President Donald Trump unveiled the contours of a new immigration plan on Thursday that would prioritize green cards for highly skilled migrants over people with family ties to the U.S.
U.S. Sen. David Perdue, R-Ga., has been a vocal advocate for a similar “merit-based” system over the past two years and signaled his support for the new White House plan, but local immigration advocates have panned such an approach.
In a Rose Garden speech, Trump said the proposal is “just common sense.”
“It establishes a new legal immigration system that protects American wages, promotes American values and attracts the best and brightest from all around the world,” he said.
The brainchild of Jared Kushner, Trump’s son-in-law and policy adviser, the proposal would create a points-based system not unlike those used in Canada and Australia. It would prioritize high-achieving professionals and students with English language skills while moving the country away from its current family-focused system.
The plan would also end a decades-old diversity visa lottery, create a fund to modernize ports of entry and push for the construction of a border wall and an overhaul of the country’s asylum system.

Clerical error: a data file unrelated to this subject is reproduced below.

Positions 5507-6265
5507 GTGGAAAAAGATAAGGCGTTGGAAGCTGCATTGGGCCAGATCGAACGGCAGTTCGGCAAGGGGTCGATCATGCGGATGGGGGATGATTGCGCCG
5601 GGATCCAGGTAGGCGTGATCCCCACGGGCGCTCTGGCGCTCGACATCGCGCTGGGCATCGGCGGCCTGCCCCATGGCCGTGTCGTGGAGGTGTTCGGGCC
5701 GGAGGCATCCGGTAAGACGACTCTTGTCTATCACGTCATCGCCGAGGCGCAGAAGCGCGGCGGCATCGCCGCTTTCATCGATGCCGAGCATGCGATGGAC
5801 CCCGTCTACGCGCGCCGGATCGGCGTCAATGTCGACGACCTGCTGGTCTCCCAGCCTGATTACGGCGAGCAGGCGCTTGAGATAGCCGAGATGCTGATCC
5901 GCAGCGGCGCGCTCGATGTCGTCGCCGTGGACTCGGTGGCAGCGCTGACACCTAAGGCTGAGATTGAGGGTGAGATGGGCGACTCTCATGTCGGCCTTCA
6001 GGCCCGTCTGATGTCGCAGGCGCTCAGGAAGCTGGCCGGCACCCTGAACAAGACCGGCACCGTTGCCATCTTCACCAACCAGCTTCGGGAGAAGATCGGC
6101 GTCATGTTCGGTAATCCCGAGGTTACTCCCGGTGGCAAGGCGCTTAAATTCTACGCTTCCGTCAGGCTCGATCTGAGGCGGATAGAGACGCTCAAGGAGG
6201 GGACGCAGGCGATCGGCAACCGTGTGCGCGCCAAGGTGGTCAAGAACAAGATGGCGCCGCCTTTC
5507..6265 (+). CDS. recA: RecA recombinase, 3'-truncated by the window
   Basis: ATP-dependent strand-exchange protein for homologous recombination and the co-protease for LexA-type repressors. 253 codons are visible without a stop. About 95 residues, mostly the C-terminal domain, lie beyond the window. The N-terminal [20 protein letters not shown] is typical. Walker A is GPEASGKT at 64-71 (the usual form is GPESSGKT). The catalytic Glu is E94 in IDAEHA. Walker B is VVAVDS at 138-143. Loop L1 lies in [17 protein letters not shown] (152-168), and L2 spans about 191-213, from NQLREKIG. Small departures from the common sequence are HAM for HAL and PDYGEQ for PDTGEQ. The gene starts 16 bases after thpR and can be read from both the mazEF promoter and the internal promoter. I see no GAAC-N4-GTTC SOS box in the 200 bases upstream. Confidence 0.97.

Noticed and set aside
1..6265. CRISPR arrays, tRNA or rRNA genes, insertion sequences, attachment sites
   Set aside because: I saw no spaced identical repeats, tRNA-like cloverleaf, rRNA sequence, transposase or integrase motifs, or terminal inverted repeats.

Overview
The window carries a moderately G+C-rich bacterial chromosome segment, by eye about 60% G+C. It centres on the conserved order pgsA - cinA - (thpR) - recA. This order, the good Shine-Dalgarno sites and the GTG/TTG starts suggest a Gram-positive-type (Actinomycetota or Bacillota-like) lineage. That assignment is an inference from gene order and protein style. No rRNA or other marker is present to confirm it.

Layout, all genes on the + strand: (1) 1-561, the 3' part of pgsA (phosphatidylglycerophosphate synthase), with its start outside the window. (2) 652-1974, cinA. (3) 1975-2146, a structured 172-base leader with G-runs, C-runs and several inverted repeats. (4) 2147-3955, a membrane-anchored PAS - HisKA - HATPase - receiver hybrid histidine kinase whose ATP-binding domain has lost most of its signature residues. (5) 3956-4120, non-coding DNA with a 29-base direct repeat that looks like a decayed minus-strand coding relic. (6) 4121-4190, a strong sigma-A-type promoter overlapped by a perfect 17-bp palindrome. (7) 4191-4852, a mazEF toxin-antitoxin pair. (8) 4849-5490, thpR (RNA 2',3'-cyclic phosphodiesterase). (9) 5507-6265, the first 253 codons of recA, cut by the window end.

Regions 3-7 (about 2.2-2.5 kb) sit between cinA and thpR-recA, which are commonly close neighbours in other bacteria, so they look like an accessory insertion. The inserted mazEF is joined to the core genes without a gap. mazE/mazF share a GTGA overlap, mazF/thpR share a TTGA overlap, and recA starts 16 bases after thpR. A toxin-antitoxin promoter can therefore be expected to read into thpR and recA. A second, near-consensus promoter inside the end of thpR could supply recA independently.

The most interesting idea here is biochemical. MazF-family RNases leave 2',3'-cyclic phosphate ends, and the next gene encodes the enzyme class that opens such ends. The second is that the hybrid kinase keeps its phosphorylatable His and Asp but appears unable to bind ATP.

‘Right kind of people’
The proposal builds off legislation introduced by Perdue and U.S. Sen. Tom Cotton, R-Ark., and endorsed by Trump in 2017. That bill, dubbed the RAISE Act, also prioritized well-educated migrants and sought to limit the types of family members legal residents can bring to the U.S.
Unlike the White House’s newest proposal, it would have decreased legal immigration levels over a decade, a major priority of anti-immigration groups.
Despite that, Perdue indicated he’d sign on as a supporter of the new White House plan.
“I applaud the president for coming up with something he can be for, and I think he’s going to surprise a lot of people,” Perdue told The Atlanta Journal-Constitution. “This isn’t just about illegal immigrants, it’s about what do we do to keep America growing economically, protect our workers and yet bring the right kind of people in.”